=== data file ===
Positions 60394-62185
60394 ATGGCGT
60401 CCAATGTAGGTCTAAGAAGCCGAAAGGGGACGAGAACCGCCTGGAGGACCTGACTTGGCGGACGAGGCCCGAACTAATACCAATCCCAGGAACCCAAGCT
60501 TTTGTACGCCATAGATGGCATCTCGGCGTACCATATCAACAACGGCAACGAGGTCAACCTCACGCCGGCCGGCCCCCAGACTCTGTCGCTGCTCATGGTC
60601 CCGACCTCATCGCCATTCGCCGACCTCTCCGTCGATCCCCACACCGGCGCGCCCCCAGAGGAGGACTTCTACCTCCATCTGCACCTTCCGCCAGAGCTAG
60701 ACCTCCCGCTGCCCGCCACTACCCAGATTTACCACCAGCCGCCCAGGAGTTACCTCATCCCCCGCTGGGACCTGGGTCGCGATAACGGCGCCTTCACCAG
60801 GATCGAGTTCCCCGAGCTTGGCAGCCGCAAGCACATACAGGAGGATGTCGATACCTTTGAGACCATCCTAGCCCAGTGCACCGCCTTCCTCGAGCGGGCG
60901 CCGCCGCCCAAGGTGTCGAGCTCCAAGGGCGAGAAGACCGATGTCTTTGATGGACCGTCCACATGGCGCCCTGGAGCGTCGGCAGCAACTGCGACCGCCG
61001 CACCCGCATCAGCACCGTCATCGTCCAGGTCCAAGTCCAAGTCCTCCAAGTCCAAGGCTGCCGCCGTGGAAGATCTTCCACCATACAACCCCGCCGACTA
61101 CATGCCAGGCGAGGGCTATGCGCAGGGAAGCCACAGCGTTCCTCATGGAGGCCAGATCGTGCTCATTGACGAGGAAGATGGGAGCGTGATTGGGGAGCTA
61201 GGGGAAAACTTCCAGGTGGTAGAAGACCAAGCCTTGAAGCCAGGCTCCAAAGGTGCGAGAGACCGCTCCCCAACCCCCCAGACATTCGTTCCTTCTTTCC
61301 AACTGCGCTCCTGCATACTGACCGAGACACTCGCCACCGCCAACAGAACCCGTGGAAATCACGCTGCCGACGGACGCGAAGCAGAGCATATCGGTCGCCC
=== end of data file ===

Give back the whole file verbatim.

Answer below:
Positions 60394-62185
60394 ATGGCGT
60401 CCAATGTAGGTCTAAGAAGCCGAAAGGGGACGAGAACCGCCTGGAGGACCTGACTTGGCGGACGAGGCCCGAACTAATACCAATCCCAGGAACCCAAGCT
60501 TTTGTACGCCATAGATGGCATCTCGGCGTACCATATCAACAACGGCAACGAGGTCAACCTCACGCCGGCCGGCCCCCAGACTCTGTCGCTGCTCATGGTC
60601 CCGACCTCATCGCCATTCGCCGACCTCTCCGTCGATCCCCACACCGGCGCGCCCCCAGAGGAGGACTTCTACCTCCATCTGCACCTTCCGCCAGAGCTAG
60701 ACCTCCCGCTGCCCGCCACTACCCAGATTTACCACCAGCCGCCCAGGAGTTACCTCATCCCCCGCTGGGACCTGGGTCGCGATAACGGCGCCTTCACCAG
60801 GATCGAGTTCCCCGAGCTTGGCAGCCGCAAGCACATACAGGAGGATGTCGATACCTTTGAGACCATCCTAGCCCAGTGCACCGCCTTCCTCGAGCGGGCG
60901 CCGCCGCCCAAGGTGTCGAGCTCCAAGGGCGAGAAGACCGATGTCTTTGATGGACCGTCCACATGGCGCCCTGGAGCGTCGGCAGCAACTGCGACCGCCG
61001 CACCCGCATCAGCACCGTCATCGTCCAGGTCCAAGTCCAAGTCCTCCAAGTCCAAGGCTGCCGCCGTGGAAGATCTTCCACCATACAACCCCGCCGACTA
61101 CATGCCAGGCGAGGGCTATGCGCAGGGAAGCCACAGCGTTCCTCATGGAGGCCAGATCGTGCTCATTGACGAGGAAGATGGGAGCGTGATTGGGGAGCTA
61201 GGGGAAAACTTCCAGGTGGTAGAAGACCAAGCCTTGAAGCCAGGCTCCAAAGGTGCGAGAGACCGCTCCCCAACCCCCCAGACATTCGTTCCTTCTTTCC
61301 AACTGCGCTCCTGCATACTGACCGAGACACTCGCCACCGCCAACAGAACCCGTGGAAATCACGCTGCCGACGGACGCGAAGCAGAGCATATCGGTCGCCC